Attorney-General George Brandis announced the plans of the federal government to undertake a review of Australia’s family law system. It is about time.
However, Brandis has appointed Professor Helen Rhoades to be the Chair of this important review, arguing that she has ‘extensive experience and a deep knowledge of family law.’
Brandis refers to Rhoades as someone who is deeply ‘embedded within the system’; that is, someone who perfectly epitomizes the current status quo.
Indeed, she has written and edited numerous publications focused on issues related to family violence and child custody issues from a rather distinct feminist point of view.
According to journalist Corrine Barraclough, there are a couple of things you should know about Professor Rhoades:
First, “she snubs shared parenting … This view is based on a belief that shared parenting is so intrinsically beneficial to children that it should be supported even when parents are not able to cooperate or communicate with each other”. As noted by Barraclough, “she’s against shared parenting because exes can’t communicate? How is that in the best interest of children?”
Second, “she frequently quotes discredited Jennifer MacIntosh who … led [deeply flawed] research that said shared care was a source of ‘psychological strain’ for children ‘in her sample’. She’s so renowned, the family law sector has a name for when a father loses access to his children – it is to be MacIntosh’d”.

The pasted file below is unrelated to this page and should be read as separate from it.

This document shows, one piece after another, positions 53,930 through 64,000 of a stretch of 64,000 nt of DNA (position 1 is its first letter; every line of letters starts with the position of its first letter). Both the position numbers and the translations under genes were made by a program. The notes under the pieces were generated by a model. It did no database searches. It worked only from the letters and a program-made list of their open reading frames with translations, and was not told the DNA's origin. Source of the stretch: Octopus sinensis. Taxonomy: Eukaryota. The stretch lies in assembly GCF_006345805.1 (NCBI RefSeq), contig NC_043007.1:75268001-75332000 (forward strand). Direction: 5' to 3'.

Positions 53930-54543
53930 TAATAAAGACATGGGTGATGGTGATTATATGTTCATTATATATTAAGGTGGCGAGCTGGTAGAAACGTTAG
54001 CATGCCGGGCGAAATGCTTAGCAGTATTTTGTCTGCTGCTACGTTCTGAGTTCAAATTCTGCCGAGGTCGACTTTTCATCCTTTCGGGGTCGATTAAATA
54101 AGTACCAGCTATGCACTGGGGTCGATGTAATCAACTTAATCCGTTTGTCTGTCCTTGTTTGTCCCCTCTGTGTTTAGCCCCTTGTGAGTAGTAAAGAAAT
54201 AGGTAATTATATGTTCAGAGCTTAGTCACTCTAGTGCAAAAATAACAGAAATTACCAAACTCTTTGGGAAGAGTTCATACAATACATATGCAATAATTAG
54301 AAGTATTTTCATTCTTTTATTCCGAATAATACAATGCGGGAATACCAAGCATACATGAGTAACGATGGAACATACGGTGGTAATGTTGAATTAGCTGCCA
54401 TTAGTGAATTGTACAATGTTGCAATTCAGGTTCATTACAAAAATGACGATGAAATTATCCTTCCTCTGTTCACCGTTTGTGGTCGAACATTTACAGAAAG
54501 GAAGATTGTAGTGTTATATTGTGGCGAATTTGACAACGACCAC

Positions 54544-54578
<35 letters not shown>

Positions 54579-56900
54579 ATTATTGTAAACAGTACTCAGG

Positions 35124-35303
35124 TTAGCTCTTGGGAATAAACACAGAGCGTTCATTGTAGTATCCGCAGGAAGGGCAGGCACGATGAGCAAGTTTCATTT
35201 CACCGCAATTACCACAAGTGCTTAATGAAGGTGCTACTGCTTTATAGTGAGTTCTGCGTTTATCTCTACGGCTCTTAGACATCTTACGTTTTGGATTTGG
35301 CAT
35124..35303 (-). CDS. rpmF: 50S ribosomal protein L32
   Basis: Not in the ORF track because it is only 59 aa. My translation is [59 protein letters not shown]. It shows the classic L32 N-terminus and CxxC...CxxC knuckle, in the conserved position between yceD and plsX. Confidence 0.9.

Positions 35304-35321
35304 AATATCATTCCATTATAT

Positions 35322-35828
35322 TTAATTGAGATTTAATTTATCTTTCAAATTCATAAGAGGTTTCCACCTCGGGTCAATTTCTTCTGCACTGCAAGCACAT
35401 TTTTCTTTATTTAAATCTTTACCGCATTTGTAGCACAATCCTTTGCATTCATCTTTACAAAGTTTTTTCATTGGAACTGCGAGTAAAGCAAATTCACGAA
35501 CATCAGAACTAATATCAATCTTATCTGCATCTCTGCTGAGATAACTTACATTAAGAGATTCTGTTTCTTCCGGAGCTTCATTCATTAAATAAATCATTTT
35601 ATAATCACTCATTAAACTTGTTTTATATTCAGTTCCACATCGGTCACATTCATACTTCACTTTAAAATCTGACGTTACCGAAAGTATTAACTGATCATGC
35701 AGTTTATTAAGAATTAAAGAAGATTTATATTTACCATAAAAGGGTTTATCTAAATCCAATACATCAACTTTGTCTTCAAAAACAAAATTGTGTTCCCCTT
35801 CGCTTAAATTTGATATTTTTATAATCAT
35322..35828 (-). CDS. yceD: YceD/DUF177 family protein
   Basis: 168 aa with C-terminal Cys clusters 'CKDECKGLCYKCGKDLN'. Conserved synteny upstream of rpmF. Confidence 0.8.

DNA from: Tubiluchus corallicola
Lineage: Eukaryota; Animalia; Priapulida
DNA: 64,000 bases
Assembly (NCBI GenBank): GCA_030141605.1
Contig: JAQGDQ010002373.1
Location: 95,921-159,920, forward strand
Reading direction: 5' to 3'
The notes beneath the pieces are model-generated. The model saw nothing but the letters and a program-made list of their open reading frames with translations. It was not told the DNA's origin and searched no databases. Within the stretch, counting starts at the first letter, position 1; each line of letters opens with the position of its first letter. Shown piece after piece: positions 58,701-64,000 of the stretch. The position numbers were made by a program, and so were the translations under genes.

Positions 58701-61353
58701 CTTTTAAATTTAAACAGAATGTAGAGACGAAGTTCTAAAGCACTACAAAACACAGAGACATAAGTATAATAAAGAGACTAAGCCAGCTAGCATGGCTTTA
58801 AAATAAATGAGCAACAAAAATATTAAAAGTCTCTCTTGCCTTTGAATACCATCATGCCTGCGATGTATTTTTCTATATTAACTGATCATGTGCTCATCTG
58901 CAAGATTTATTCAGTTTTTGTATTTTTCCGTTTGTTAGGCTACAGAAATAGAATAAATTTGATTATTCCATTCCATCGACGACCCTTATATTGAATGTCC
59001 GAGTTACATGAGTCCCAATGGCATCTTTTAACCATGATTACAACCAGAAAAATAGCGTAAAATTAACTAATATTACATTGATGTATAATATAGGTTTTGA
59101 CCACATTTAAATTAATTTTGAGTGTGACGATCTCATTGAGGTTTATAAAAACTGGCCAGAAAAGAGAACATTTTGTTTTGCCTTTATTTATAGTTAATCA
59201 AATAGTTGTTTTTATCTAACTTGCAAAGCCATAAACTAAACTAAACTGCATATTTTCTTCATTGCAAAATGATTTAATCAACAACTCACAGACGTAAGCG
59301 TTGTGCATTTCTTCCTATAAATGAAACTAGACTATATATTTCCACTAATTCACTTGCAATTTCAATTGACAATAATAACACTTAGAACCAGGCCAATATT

Contrary to such approach, reliable studies clearly indicate that children often adapt far better to their parents’ divorce if they are allowed to have a continuing and meaninful contact with both of them.
Indeed, a recurring theme in the field of child psychoanalysis is precisely that children of divorced parents often desire very deeply to develop a meaningful relationship with their non-custodial parents (Judith Wallerstein and Joan Kelly, ‘Surving the Break Up’, 1980).
Whether or not Ms Barraclough’s opinion may be considered just an overstatement, and perhaps not entirely accurate, she undoubtedly concludes with an absolutely fundamental question:
Why hasn’t Senator Brandis appointed an authentic reformist to provide input into this important review?
Surely, one might say, the reform of a deeply flawed system is far too important to be trusted to someone who is known for an anti-shared care agenda, which is most likely to make the system even worse (if that is actually possible!).
Whether this will really be an independent review with the intention of securing the best for the children, I simply don’t know and I prefer to leave this to the final opinion of others.
So far all I can say with a good level of confidence is this: Professor Rhoades, as Brandis himself proudly states, is a mainstream family law academic who is deeply ‘embedded within the system’; one who seems to have a history of repeatedly pushing back against shared care of children.
Who wishes to guess what this sort of ‘review’ will find?